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Topic: ribbon scarf - Tutorial  (Read 97726 times)
Tags for this thread: scarf , shawl , wrap , shrug , no_knit_scarf , tutorial , featured_project  Add new tag
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Boho Babe
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« Reply #40 on: May 02, 2005 03:23:44 PM »

That is so fabulous!  I too have a large ribbon collection and until now no good brainstorms for what to do with it all, this is perfect!  Especially for thinner ribbon, the thicker stuff I've used up on picture frames.  I'm definitely going to make one as soon as I fix my sewing machine!  Cry

To be yourself in a world that is constantly trying to make you something else, that is the greatest achievement. -Emerson
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« Reply #41 on: May 02, 2005 04:00:59 PM »

i admit i'm not the person that's made this up...but i hadn't seen it posted yet. i'm so glad many of you have enjoyed it. it was really a fun and satisfying project. it also helps that it was so easy to make. Smiley maybe i should try strips of fabric next! haha.

nushybum the magnificent
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« Reply #42 on: May 03, 2005 11:56:01 AM »

That's v. v. pretty. I love it!

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« Reply #43 on: June 17, 2005 05:40:16 PM »

I've been saying ever since I first saw this thread that I wanted to make one of these scarves as a wrap to wear with my wedding dress. Yesterday, I finally got organized, and made it! I'm thrilled with how it turned out.

I used tear-away interfacing rather than solvy/sulky paper, because it was much more readily available. (Read: I got the tear-away stuff for about $3/m at Fabricland, down the street from my parents' place.) Here's a shot of the ribbons all pinned along the interfacing --- I don't think I've ever used that many pins for a project before!

Once the ribbons were sewn, and the pins removed, I just had to tear away the backing. Easy peasy! And in the end, I was happy not to have to get my beautiful ribbons wet --- I spent almost $100 on gorgeous ribbon, shopping at Mokuba and other trim boutiques in Toronto, since this is to be the showpiece of my wedding ensemble...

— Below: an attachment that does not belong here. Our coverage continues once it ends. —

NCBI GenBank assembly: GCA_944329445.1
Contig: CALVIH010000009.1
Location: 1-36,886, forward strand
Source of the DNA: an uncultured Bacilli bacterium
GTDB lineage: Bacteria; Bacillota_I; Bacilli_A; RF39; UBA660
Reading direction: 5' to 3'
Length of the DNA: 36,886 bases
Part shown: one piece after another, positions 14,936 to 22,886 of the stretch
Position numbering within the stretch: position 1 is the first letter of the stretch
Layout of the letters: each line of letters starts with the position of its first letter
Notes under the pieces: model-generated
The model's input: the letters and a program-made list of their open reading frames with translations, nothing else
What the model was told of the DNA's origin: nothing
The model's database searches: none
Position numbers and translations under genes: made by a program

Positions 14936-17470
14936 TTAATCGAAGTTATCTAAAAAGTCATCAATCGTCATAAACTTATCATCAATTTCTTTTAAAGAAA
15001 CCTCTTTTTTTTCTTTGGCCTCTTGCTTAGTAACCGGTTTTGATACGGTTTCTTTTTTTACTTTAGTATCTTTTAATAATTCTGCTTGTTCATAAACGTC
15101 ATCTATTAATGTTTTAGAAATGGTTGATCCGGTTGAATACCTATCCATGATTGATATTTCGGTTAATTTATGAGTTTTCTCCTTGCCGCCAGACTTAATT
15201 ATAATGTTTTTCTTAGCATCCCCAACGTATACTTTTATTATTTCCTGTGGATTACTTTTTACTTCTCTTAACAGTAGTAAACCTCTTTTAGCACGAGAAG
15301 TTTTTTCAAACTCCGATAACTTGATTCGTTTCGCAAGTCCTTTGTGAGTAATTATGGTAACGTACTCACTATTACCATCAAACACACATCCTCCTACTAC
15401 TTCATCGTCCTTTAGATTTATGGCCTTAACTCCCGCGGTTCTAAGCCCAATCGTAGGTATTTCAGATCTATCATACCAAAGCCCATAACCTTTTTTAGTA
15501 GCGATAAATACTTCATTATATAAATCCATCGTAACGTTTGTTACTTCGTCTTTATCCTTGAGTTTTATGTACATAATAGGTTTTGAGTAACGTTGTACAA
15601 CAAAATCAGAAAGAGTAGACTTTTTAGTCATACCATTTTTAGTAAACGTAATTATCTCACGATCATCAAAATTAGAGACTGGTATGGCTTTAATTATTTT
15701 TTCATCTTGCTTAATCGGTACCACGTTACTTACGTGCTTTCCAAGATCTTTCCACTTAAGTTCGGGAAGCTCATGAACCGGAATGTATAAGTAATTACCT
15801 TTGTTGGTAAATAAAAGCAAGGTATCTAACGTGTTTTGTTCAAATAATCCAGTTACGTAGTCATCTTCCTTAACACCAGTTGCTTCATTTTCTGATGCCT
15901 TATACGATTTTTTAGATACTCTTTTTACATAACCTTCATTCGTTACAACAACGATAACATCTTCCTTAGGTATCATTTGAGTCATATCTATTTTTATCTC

Some of the ribbons are solid, some are sheer, and I love the way the textures play together. (Note that the colours are really inaccurate here --- the shawl is mostly ivory, with accents of soft sage-y green, antique gold, and a little bit of lavender. It's not all peachy-pinky as it seems in these pics!)

I also love that this can be worn as a scarf, so it's really flexible --- it can be very formal, or much more relaxed.

(No pics yet of me modelling it with my wedding dress --- the only one around here to take pics of me is my fianc, and he's NOT allowed to see the dress!)

The cure for boredom is curiosity. There is no cure for curiosity. --- Dorothy Parker
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« Reply #44 on: June 17, 2005 06:26:10 PM »

That turned out so pretty! I can't wait to see it with your wedding dress.
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« Reply #45 on: June 18, 2005 02:21:41 AM »

thats wicked. Unfortunately i live in the UK and don't know where to get the sulky from, so i'll have to improv (the way only crafty people can). my friend is a scarf whore, so i'll have to make her one as a surprise!
« Reply #46 on: June 18, 2005 07:03:08 AM »

it's beautiful!!! what a wonderful job. how odd, i was making mine originally for my wedding dress too, but i ended up not needing it because my designer did such a fabulous job on the dress i didnt want to distract from it in any way. Smiley i have a link to my dress on craftster too!


again great job!


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« Reply #47 on: June 18, 2005 09:24:16 PM »

Thanks, everyone --- glad you like the result. I can't wait to try it out with The Dress!

Thought I'd mention that I bought some beautiful ribbon yarn (can't recall the name of it at the moment, but it's wide, and silky) and used that in the shawl, as well as standard ribbon. I don't think the ribbon yarn is quite as durable, but it's lovely and soft, lightweight and floaty, and you can get a LOT of scarf out of a ball of it. It's a good way of stretching your ribbon supply, and it's not as scratchy/stiff as a lots of ribbon. Just a thought!

Unfortunately i live in the UK and don't know where to get the sulky from, so i'll have to improv (the way only crafty people can).

I had a hard time tracking down the sulky paper (also called solvy paper) in non-online stores too. That's why I ended up using the tear-away interfacing --- it's much easier to find. It's also cheaper, and doesn't involve getting your ribbon wet, and comes in great big bolts that can be cut to length rather than in little packages. I'd still love to see the sulky in action --- or the hospital laundry bags that someone mentioned earlier --- but for now, I'm happy with the tear-away interfacing!

The cure for boredom is curiosity. There is no cure for curiosity. --- Dorothy Parker
Crafty Kat
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« Reply #48 on: June 18, 2005 09:52:29 PM »

Thanks for the idea!! I'm going to make my mom some for christmas (I know its early! but my goal is to  make more handmade presents this year than store bought). When I get the stuff to make them I'll show them
finished Cheesy

Thanks for the great idea tina! Smiley

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« Reply #49 on: June 18, 2005 10:02:24 PM »

thats so  pretty!

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